after Park Chan-wook & Choi Min-sik
The actor does his best to put death in his eyes.
He holds the live, fist-sized octopus before
his face and murmurs I am sorry I am sorry
before the cameras roll. Action. He stuffs
the squirming animal in his mouth. Tear.
Tear it a bit more, the director says. The actor jerks
the tentacles in his hand to the right
like a grotesque typewriter. Ping! he thinks
as he grinds his jaw. One tentacle slings itself
about his nose like a drunken friend.
He wonders if the animal, before it suffocated
in the dark acids of his belly, would catch a glimpse
of the thing that had made people want to use
his face—or rather, the lack of a thing:
that he was completely empty. Not stupid,
or cold, or cruel, but a windy place in which
everything that was not him always fit
with great ease. He was less of a man and more
of a storage space, suitable for personalities
ranging from Businessman with a Terrible Secret
to Homosexual Trapeze Artist-Detective.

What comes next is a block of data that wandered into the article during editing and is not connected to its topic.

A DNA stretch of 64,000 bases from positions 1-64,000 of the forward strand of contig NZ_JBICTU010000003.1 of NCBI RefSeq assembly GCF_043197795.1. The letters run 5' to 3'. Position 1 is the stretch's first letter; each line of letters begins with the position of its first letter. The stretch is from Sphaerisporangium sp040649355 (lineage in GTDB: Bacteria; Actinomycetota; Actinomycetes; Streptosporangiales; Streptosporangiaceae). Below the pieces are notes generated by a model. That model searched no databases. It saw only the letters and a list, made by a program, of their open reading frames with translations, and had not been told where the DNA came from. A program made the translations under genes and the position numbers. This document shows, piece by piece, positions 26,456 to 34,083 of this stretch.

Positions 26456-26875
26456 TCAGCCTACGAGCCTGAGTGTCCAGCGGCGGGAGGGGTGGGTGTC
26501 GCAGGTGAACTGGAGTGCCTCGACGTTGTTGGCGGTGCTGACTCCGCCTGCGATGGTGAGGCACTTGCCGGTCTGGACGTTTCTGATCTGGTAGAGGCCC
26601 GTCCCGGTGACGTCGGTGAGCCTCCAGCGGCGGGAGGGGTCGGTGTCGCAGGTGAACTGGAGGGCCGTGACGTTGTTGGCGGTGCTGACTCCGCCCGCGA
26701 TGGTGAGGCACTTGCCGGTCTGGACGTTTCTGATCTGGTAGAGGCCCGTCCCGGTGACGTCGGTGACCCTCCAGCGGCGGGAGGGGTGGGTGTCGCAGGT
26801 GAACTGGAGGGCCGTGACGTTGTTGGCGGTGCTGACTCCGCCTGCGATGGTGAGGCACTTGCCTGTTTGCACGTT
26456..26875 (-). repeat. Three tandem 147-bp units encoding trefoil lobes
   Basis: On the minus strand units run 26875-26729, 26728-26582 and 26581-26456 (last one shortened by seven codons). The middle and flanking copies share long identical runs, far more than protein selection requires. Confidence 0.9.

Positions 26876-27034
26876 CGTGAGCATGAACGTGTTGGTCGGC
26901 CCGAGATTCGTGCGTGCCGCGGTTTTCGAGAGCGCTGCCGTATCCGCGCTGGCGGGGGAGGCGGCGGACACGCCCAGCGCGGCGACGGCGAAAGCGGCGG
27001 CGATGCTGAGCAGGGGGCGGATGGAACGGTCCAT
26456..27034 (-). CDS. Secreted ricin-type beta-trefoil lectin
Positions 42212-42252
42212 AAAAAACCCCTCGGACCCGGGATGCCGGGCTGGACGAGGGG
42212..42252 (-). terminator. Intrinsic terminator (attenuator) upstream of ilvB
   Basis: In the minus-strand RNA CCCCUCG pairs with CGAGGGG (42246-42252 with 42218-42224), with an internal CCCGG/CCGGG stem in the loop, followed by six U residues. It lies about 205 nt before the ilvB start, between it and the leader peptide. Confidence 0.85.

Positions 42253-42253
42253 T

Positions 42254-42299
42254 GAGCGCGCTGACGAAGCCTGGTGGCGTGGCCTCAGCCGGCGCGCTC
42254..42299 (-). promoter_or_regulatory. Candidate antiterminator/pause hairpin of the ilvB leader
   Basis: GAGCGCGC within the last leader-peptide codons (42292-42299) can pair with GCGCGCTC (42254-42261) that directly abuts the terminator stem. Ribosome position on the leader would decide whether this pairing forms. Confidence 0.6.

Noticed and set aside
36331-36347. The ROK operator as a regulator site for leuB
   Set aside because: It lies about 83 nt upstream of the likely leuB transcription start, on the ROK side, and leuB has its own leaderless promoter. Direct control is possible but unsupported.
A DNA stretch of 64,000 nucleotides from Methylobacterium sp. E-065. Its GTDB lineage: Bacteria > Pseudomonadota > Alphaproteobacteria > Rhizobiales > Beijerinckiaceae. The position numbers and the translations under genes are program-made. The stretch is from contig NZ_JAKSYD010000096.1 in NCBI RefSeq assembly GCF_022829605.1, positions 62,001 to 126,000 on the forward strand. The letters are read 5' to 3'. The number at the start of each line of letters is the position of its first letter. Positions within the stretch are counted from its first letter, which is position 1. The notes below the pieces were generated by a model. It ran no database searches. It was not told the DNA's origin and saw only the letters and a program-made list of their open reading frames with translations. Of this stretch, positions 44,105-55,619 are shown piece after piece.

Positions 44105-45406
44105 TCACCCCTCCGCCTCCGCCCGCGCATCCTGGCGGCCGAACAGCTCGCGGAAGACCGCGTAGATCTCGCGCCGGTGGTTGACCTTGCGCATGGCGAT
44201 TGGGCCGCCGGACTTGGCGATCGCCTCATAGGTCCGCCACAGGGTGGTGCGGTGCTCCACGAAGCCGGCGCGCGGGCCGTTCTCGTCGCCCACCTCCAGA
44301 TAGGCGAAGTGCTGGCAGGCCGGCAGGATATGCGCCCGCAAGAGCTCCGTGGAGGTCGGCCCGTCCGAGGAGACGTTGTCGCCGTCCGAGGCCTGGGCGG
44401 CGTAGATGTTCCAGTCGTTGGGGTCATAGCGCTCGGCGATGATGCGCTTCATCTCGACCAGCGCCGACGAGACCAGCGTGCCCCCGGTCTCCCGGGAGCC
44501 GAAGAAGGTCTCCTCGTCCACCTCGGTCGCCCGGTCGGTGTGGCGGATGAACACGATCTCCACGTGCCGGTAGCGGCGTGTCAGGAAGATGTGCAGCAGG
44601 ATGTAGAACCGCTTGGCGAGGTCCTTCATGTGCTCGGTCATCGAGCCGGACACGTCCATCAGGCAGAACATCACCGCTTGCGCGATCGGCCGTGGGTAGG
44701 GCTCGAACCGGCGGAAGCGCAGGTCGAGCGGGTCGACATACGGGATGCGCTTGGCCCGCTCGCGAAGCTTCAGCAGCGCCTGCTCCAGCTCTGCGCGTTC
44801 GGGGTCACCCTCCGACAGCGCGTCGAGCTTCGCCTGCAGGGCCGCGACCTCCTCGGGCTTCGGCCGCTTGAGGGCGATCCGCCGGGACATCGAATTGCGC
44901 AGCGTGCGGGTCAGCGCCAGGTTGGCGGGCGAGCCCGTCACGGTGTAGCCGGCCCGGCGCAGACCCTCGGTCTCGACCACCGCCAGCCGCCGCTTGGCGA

He looks at the bluish knuckles of the key grip
and already knows how to play him
on his deathbed. When the actor stares at him-
self in the mirror, he thinks of snowfall
on the ocean, flattened spoons, the empty
column above the mercury in a thermometer.
He suddenly wonders if the octopus is female,
if he’s doing something unseemly. Perhaps he’ll be
able to play women, too, and summon the complicated
geometries of their saddest smiles. Sometimes
he worries that he’ll run out of lives. The remaining
tentacles cling to his chin in a comic beard, a few
rearing up to gesture back to his face, as if to say
Him, him. He’s the one, Officer.